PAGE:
It is noticeable in Niddrie that there are many housing association groups and various other social agencies, largely staffed by outsiders, some of whom impose their ideas and ideals on to the community without much prior discussion. It is often taken for granted that these ‘professionals’know what we need.
Likewise, many church plants, churches and gospel ministries can be guilty of the same attitudes. For instance, a team can move into a scheme with a cunning plan, and yet their strategy have very little impact on the ground due to lack of research and cultural understanding. For established churches and para-church organisations, it can appear—to all intents and purposes—that lots of ‘ministry’ is being done yet there is very little long-term fruit. Those that do research get their information from websites or government agencies. Still more, incredibly, get their information on an area from hearsay and opinions based on‘reputation’ or assumptions. A great danger of only researching the facts and figures about an area from government websites is that it skews our understanding of what a community needs in order to change.
A good church planter, on the other hand, must not only research and observe, he must also listen. There are questions to be asked. For instance: Who are the main players in the community? What community groups are there? Which are staffed by local people and which by outsiders? What do local people think that some of the biggest needs of the community are? As I’ve stated, it is easy to think ‘scheme’ and then come with a whole set of presuppositions, which often bare little relation to life on the inside. What do people dream about? What are their ambitions (those that have them)? What do they think that the community needs in order for it to improve? Where would they start? Here’s one of the most important ones. What could they contribute to all of these things? Robert Lupton, notes:
This is often referred to as the felt needs concept. Listening is most important, as the people of the community are the vested treasures of the future. It is important not to focus on the weaknesses or needs of a community.
Neither Niddrie Community Church, nor 20schemes, exists to meet the felt needs of housing schemes. If that were true, then we wouldn’t be planting churches because it wouldn't even make the top one-thousand of anybody’s felt needs! However, Lupton’s last line is interesting. Why does he emphasise this? Well, he advocates an approach to community development that helps us to try to focus on the desires of community residents, what gift sets they have, and then to think of these individuals as ‘community assets’ upon which we can focus our energies. Of course, his context is in reference to community development, but I think we can use the principle in planting.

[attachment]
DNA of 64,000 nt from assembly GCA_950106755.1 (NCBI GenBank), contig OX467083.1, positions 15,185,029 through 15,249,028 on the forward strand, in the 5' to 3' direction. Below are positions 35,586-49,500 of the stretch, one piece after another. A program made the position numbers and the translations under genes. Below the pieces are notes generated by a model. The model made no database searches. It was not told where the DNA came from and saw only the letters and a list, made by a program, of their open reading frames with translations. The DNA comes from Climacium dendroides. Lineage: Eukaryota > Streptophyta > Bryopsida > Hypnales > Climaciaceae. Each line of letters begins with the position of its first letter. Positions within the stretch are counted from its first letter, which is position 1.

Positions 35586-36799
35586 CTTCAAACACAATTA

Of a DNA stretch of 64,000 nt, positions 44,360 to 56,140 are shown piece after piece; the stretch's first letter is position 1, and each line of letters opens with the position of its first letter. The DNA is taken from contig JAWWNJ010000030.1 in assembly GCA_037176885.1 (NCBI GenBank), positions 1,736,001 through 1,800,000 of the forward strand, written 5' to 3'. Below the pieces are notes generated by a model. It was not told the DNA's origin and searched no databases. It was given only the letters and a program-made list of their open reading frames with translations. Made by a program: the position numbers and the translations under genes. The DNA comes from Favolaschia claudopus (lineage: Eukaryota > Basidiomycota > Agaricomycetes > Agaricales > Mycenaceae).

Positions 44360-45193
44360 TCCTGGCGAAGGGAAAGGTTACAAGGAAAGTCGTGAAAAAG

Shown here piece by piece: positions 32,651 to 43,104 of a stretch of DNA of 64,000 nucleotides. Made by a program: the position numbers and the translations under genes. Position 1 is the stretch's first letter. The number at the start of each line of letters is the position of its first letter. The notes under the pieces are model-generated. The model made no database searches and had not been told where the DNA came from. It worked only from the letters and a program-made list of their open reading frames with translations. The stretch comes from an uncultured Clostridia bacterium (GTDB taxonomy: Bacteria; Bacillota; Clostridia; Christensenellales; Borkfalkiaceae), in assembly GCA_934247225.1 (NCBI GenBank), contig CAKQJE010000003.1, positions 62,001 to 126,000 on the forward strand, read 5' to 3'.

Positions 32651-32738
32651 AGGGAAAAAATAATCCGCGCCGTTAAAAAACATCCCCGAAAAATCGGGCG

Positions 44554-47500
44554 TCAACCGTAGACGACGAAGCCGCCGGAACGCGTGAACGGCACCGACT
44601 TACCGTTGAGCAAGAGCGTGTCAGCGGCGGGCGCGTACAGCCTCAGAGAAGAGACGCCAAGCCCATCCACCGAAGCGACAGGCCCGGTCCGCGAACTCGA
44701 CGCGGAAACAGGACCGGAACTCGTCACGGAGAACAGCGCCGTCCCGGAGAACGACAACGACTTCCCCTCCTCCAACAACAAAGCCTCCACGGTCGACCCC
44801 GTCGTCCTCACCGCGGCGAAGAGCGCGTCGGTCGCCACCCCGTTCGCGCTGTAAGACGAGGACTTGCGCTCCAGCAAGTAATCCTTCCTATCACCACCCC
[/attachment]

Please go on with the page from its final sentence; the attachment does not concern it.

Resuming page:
As a planter, the question becomes how we harness some of the talents of local Christians in tandem with the Great Commission. Again, it is easy to look at a scheme like Niddrie and point to 10 things that need fixing. But what we think may need fixing from the outside may not even be on the agenda of an insider. What do they think? Certainly, the church can help in alleviating some of the great needs of the community, but we do it a disservice if we take the burdens solely upon ourselves (and that's not our main responsibility). In fact, we can be guilty of weakening the community if we try to solve every problem for them.
Many times in my pastoral ministry over the last decade, I have had to deal with people disgruntled with ‘institutional church’. People wanting to leave and move somewhere else, somewhere ‘better’. My answer to these individuals has been consistent:
“You cannot change a thing by moving on from it. You can only effect real and lasting change from within. Now, what do you think needs to happen and how are you going to help me make it happen?”
I know it is not the most powerful argument ever, but if we’re going to be staying in a community and listening to it then we need to be prepared to hear a lot of defeatist talk about ‘things never changing’.We need to be helping local Christians see that they, under the Lordship of Christ, are the answer to their community’s problems, not solely outside agencies, and not even the church.
Of course, spiritual regeneration is the ultimate aim, but we need to be developing our listening skills in order to inform our evangelism, alongside discipleship methods that enable people not only to take responsibility for themselves and their community but empower them to get involved. We must constantly assess what we are doing and questioning whether we are moving people toward or away from dependency on anything other than Jesus Christ.
If we are going to bring about lasting change on housing schemes, then everything we do must be sustainable. That’s why, as we listen, we ought to be developing ministries that will harness people in their gifting and encourage them to stay put for the benefit of all. This is hugely difficult stuff in our individualistic society. That’s why it must start within the body of Christ. If we are moving in, using our gifts, serving one another for the benefit of the whole, and all the while listening, then this is a great, living model for local people.
Listening to people. Not as easy as it sounds is it?